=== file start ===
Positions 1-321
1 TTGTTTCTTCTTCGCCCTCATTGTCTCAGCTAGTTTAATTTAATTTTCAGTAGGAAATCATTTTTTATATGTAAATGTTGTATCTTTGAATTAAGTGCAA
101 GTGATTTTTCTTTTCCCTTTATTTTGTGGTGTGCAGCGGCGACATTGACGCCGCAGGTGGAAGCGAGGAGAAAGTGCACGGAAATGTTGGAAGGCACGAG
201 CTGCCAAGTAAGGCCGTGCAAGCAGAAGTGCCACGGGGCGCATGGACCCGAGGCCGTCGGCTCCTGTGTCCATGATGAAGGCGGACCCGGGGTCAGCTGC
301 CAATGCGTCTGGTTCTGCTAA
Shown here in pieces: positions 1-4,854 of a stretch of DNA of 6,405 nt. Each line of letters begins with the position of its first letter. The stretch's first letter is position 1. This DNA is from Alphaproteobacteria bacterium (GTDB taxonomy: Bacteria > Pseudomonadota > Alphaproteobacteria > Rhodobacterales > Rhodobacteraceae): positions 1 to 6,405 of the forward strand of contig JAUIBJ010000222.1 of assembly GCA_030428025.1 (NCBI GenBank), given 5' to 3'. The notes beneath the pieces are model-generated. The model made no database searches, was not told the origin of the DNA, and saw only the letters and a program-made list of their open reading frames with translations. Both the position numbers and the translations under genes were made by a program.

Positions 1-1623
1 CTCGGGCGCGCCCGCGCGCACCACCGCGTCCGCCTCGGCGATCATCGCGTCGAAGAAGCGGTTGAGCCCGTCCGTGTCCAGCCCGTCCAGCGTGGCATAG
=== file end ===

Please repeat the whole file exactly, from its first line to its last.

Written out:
Positions 1-321
1 TTGTTTCTTCTTCGCCCTCATTGTCTCAGCTAGTTTAATTTAATTTTCAGTAGGAAATCATTTTTTATATGTAAATGTTGTATCTTTGAATTAAGTGCAA
101 GTGATTTTTCTTTTCCCTTTATTTTGTGGTGTGCAGCGGCGACATTGACGCCGCAGGTGGAAGCGAGGAGAAAGTGCACGGAAATGTTGGAAGGCACGAG
201 CTGCCAAGTAAGGCCGTGCAAGCAGAAGTGCCACGGGGCGCATGGACCCGAGGCCGTCGGCTCCTGTGTCCATGATGAAGGCGGACCCGGGGTCAGCTGC
301 CAATGCGTCTGGTTCTGCTAA
Shown here in pieces: positions 1-4,854 of a stretch of DNA of 6,405 nt. Each line of letters begins with the position of its first letter. The stretch's first letter is position 1. This DNA is from Alphaproteobacteria bacterium (GTDB taxonomy: Bacteria > Pseudomonadota > Alphaproteobacteria > Rhodobacterales > Rhodobacteraceae): positions 1 to 6,405 of the forward strand of contig JAUIBJ010000222.1 of assembly GCA_030428025.1 (NCBI GenBank), given 5' to 3'. The notes beneath the pieces are model-generated. The model made no database searches, was not told the origin of the DNA, and saw only the letters and a program-made list of their open reading frames with translations. Both the position numbers and the translations under genes were made by a program.

Positions 1-1623
1 CTCGGGCGCGCCCGCGCGCACCACCGCGTCCGCCTCGGCGATCATCGCGTCGAAGAAGCGGTTGAGCCCGTCCGTGTCCAGCCCGTCCAGCGTGGCATAG